How does a town go from a low spot in the road to one of the world's most active cattle-shipping points in just a few years? Hard work. Ingenuity. And darn good luck.
A few hardy families and entrepreneurs put down roots in Amarillo, just as railroads and cattle drives were bolting across the plains. In a couple of years, Amarillo became one of the world's busiest cattle-shipping points. The population tripled by the turn of the century. Amarillo National Bank wasn't here yet, but the foundation for how we do business was already laid.
Amarillo National Bank founded at 4th Avenue and Polk Street.
Also that year, the Pledge of Allegiance was first introduced to American children. It was a good year for commitments and loyalty.
Amarillo population listed as "between 500–600 humans and 50,000 head of cattle."
ANB helps area ranchers grow and manage their businesses, leading to more than a century of banking service to customers in ranching and agribusiness.
Benjamin Taliaferro(B.T.) Ware purchases Amarillo National Bank.
We've been family-owned ever since. And for generation after generation of Amarilloans, ANB is more than a bank — it's a family tradition.
Natural gas and oil discovered in the Panhandle.
Amarillo National Bank helps new oilmen capitalize on their opportunities and develops investments of its own. Today, ANB is one of the largest owners of tri-state minerals, with production in more than 15 states.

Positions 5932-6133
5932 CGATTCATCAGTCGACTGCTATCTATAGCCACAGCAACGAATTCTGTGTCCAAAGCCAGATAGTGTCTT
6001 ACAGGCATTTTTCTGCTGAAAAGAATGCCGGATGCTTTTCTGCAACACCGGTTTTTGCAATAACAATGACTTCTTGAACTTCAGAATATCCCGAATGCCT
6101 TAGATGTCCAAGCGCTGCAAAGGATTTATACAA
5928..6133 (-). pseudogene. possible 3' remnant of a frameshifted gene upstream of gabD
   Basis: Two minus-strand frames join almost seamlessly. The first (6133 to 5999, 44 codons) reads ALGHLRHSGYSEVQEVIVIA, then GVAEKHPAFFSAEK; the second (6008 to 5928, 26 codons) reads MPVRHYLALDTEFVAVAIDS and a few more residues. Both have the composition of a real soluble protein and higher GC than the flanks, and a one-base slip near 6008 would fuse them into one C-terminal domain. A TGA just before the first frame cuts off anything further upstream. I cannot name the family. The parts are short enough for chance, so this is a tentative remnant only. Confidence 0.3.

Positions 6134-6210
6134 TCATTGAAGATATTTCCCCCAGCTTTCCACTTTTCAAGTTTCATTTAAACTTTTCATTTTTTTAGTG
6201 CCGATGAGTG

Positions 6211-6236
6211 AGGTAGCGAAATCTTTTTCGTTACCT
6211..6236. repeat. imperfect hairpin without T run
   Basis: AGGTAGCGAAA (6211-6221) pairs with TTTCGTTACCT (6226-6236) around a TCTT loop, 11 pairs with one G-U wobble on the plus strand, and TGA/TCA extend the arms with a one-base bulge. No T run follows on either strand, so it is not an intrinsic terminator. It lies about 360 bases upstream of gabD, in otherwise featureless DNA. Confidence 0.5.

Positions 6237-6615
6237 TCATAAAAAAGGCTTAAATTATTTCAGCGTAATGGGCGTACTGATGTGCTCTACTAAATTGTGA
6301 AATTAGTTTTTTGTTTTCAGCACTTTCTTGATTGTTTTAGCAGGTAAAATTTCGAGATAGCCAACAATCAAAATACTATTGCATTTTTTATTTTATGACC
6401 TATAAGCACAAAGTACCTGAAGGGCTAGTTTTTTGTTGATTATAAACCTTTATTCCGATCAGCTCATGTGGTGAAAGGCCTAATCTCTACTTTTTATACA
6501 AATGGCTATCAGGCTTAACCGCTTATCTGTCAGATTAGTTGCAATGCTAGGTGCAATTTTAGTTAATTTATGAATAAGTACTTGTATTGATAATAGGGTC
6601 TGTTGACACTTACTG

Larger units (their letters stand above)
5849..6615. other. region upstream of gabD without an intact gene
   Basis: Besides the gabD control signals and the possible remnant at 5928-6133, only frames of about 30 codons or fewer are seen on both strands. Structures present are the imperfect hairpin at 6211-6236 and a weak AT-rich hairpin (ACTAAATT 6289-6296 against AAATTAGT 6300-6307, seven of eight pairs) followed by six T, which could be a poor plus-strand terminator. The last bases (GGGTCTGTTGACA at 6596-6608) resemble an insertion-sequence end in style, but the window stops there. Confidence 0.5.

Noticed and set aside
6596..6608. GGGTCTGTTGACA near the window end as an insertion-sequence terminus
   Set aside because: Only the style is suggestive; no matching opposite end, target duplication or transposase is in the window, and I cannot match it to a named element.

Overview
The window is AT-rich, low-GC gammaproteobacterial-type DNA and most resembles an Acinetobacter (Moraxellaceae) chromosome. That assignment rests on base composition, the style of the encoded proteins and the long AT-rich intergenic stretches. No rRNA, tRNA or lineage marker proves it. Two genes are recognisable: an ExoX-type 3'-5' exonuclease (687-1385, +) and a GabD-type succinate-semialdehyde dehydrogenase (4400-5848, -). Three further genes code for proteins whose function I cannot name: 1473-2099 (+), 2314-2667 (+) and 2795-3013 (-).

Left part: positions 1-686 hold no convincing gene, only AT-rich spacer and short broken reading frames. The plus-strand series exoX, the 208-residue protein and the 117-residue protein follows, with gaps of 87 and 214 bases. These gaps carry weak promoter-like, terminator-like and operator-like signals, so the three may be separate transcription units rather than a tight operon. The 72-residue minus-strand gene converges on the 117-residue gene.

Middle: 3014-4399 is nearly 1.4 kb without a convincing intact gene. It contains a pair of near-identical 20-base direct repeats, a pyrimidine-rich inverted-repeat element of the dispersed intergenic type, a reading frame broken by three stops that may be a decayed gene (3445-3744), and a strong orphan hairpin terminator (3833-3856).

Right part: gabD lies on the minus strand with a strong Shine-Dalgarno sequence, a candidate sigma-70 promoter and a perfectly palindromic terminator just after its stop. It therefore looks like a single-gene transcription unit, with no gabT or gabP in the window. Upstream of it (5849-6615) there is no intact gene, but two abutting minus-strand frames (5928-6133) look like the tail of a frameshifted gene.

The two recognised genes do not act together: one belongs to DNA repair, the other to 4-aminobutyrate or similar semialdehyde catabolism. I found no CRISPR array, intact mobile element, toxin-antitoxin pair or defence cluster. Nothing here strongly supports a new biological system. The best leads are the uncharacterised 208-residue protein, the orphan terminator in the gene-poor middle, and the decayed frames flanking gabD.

The Dust Bowl hits the Panhandle Plains.
Amarillo National Bank stands by the farmers and cattlemen in our community as dust storms rage for a total of 908 hours in 1935.
Charles Ware named President of the bank upon the death of his father, B.T.
At his side are brothers Richard and Arthur, as ANB moves into its second generation.
"(Get your kicks on) Route 66" is composed by Bobby Troup
This classic song pays homage to the famous American highway and turns Amarillo into a popular tourist stop. ANB helps keep the beat by supporting small businesses and the families of servicemen moving to the area.
Third-generation banker Tol Ware spearheads efforts to open the first drive-up banking facility in Texas at ANB.
Today, we have more ATMs and branches than any other bank in town — because sometimes life doesn't stop for banking
Amarillo's population expands roughly 85 percent.
ANB's commitment to our community holds steady at 110 percent.
Amarillo Air Force Base closing is announced, which has a severe economic impact on the entire community.
Retail and real estate are particularly affected, and the whole town is disheartened. ANB works together with local businesses and families to help Amarillo survive the loss and heal.
ANB moves to our beautiful new home at Plaza One, which continues to be our headquarters today.
Tol Ware takes over as President, and works quietly behind the scenes to help support major projects all over town.
Just like his grandfather, Tol knows that if you love something, you do all you can to help it grow.
Amarillo National Bank opens the first Automatic Teller Machine (ATM) in Texas.
Today, we have more ATM locations than any other bank in town.